describes the fixed cost per average production unit. Fixed not made the purchase.
costs are those costs that remain relatively constant regard-
Ways to improve the indicator: When you desire lower
less of the quantity of goods or services produced while
PRODUCT AND FACTORY COSTS

fixed costs per unit, shift expenses from fixed to variable


variable costs are those that change with volume. Fixed
costs. You can do this by producing more labor- and mate-
costs include building rent, interest payments, and salaries
rial-dependent products or services. You can also achieve
for nonmanufacturing employees such as engineers and
this with outsourcing, using contractors for design work,
accountants. Variable costs include raw materials, direct
manufacturing, sales and marketing, etc. Contractor use is
labor, and the fuel used to operate machinery.
typically more variable in nature than the use of in-house,
When to use indicator: Managers can use this indicator to fixed-cost expertise.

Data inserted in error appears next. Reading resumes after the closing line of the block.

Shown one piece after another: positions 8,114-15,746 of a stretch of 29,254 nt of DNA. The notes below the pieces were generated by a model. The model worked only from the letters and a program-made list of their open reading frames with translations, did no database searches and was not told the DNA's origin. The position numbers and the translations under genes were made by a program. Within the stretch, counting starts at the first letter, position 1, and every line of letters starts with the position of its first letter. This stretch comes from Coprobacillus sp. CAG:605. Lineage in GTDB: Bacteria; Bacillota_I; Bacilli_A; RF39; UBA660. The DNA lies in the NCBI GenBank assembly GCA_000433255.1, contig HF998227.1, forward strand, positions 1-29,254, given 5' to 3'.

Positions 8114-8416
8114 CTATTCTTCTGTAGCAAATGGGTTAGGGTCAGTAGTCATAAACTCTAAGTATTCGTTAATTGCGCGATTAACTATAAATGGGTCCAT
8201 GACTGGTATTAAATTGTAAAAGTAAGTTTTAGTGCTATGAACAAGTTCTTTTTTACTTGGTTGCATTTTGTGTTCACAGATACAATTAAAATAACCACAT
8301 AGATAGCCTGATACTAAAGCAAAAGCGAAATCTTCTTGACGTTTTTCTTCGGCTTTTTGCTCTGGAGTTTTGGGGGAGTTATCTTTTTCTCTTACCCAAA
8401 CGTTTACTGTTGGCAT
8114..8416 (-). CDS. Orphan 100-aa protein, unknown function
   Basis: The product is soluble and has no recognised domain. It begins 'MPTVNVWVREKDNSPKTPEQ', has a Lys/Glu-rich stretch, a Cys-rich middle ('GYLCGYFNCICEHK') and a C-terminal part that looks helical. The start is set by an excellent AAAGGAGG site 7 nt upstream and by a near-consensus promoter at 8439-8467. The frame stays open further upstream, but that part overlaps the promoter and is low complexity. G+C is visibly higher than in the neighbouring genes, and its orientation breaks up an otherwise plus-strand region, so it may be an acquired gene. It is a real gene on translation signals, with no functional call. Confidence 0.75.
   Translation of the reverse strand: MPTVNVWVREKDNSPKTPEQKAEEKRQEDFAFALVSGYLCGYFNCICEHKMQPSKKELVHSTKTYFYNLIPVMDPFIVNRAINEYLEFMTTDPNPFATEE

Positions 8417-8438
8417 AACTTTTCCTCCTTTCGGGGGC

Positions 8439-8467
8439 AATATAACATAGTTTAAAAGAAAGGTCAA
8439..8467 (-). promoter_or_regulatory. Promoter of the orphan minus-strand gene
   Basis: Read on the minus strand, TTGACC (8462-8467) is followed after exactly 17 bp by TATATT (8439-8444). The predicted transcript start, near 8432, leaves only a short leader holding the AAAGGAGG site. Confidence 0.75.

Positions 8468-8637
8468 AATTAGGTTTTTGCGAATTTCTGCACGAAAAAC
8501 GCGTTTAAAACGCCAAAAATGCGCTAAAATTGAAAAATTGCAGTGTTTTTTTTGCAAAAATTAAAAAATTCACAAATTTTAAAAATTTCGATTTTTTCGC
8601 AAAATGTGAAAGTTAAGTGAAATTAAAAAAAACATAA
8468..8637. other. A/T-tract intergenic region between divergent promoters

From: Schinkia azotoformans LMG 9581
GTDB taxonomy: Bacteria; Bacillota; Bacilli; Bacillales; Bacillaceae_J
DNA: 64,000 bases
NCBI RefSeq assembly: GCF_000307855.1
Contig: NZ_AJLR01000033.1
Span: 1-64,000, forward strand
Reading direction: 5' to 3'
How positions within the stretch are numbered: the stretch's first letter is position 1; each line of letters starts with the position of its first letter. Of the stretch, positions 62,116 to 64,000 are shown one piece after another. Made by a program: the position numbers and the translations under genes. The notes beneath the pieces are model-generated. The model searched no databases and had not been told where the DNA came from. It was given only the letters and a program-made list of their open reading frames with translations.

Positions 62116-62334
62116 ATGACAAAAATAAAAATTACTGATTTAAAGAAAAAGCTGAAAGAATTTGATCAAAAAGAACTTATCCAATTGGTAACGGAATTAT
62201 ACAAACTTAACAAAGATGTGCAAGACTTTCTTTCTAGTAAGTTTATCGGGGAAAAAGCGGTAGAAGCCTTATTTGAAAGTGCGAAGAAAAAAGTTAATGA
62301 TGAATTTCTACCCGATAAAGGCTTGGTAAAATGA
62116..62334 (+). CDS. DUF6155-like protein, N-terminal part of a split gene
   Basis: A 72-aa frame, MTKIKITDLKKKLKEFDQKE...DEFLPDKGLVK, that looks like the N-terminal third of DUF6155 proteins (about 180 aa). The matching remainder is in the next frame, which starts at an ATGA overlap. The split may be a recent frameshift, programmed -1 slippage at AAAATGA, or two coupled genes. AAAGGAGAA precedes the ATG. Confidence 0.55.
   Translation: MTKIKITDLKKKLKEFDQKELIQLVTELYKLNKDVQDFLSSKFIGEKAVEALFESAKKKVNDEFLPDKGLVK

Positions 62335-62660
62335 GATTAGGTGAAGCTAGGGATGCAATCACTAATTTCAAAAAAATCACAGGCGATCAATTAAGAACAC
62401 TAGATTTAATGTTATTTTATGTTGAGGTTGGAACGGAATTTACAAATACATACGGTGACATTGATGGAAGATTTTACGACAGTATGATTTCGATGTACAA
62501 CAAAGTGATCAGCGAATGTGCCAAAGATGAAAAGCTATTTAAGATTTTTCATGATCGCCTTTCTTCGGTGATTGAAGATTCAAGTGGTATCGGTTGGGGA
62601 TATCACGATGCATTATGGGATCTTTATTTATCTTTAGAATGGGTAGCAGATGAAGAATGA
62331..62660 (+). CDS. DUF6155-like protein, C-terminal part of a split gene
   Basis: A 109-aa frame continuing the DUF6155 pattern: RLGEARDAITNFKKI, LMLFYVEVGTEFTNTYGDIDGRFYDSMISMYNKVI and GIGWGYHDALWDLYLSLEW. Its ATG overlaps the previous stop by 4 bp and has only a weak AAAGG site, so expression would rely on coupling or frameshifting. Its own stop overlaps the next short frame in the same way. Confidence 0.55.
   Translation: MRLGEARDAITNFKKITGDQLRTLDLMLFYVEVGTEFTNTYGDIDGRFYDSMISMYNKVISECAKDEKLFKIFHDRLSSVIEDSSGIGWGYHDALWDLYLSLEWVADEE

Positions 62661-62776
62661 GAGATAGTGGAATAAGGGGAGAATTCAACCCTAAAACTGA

determine the degree to which the costs of goods and ser-
Example
vices produced are fixed in nature.
Fixed cost per unit = costs that are independent of the
Meaning of result: Higher fixed cost ratios indicate that number of goods or services produced / number of units
the costs to produce a product or service are independent produced
of the volume of products or services produced. There is
generally more financial risk with higher fixed costs since Total cost of goods sold = 54,212
a company incurs fixed costs regardless of the volume of Raw material cost = 31,063
products or services produced. If there is a business down- Direct labor = 7,860
turn with lower volumes of output required, a company Overhead cost = 15,164
Other direct costs = 125
can reduce variable costs more readily than fixed costs. R&D costs = 4,578
For example, raw material purchase quantities are general- SG&A costs = 15,993
ly much easier to reduce than the size and lease cost of a Depreciation & amortization = 1,204
building. Interest = 784
However, lower fixed cost ratios are not always desirable Fixed cost = overhead cost + other direct costs + R&D costs